The climax is the moment of recognition in the breaking of the bread. But it is important to recognise that there are a variety of presences in the narrative: at the beginning Jesus is present in their shared grief; he is present in the unveiling of the scriptures; he is present in the breaking of the bread; and he is present in their proclamation that Christ who died has risen, even as he is absent.
It is this last point that takes us into the mystagogy of the title. Mystagogy is the fourth phase of the RCIA which itself is a journey into faith. The Catechism describes mystagogy as ‘proceeding from the visible to the invisible, from the sign to the thing signified, from the sacraments to the mysteries’.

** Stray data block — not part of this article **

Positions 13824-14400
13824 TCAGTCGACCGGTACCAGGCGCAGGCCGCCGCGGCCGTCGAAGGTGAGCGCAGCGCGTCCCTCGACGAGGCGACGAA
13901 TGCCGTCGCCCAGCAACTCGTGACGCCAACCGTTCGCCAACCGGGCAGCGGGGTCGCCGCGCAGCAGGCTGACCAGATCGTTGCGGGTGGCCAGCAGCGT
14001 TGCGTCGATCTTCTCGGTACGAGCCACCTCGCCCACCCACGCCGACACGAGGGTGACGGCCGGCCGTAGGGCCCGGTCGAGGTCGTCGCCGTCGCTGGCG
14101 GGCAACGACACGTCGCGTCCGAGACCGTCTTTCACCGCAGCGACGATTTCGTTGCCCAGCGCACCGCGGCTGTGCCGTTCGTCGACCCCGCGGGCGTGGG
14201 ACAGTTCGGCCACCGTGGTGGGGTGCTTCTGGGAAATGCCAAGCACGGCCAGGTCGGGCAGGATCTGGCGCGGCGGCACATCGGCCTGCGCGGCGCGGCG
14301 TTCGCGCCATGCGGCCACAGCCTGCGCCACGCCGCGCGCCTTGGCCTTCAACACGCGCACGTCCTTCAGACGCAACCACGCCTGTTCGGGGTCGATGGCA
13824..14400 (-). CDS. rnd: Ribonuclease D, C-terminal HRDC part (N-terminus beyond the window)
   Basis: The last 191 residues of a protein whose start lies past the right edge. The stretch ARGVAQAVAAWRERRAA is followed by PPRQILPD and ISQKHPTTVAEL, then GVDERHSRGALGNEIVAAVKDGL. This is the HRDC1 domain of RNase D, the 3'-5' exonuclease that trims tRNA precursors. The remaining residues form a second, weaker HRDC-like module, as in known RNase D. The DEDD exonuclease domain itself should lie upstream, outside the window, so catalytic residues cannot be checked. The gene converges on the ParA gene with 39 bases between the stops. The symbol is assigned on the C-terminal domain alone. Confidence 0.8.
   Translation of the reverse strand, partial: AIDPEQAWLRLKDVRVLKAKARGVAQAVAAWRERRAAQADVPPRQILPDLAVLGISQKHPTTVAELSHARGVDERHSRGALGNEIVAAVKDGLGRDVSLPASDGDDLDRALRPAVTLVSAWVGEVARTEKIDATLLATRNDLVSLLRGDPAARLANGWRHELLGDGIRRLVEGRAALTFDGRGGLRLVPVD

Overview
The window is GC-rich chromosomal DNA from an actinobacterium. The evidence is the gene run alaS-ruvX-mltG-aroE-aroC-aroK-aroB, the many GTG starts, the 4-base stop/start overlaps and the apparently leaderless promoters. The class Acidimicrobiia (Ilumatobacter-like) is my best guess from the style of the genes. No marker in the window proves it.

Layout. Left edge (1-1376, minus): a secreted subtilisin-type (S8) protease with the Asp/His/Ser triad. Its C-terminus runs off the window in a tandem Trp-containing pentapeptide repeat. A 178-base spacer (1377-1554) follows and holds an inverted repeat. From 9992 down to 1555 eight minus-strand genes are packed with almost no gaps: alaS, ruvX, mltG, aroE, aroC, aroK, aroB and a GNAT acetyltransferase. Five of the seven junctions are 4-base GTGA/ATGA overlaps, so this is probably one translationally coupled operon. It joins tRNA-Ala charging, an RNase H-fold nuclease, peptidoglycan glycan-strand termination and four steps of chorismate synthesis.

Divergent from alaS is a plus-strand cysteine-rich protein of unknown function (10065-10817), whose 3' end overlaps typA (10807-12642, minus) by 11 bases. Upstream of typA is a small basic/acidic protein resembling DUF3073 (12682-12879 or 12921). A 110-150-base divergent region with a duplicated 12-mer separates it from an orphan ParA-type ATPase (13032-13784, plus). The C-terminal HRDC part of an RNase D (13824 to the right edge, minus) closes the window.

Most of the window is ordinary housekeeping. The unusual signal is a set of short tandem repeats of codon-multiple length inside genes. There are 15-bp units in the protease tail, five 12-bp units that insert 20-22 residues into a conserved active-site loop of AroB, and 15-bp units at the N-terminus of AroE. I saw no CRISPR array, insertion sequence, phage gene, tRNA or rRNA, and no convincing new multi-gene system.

One thing is clear from the Emmaus account: as the visible Christ becomes the invisible Christ, he is no less present in a relationship with the disciples that moves them to mission and proclamation. The breaking of the bread is the visible, prophetic, life-giving gesture of Jesus which actually takes shape in the lives of these disciples. Something like this is at the heart of what is called mystagogy. The invisible takes shape in the disciple. By this shall everyone know that you are my disciples. One could speak about the death and resurrection of Christ as the DNA of the Christian. It is what is also called grace, that God-shaping of us by the divine goodness.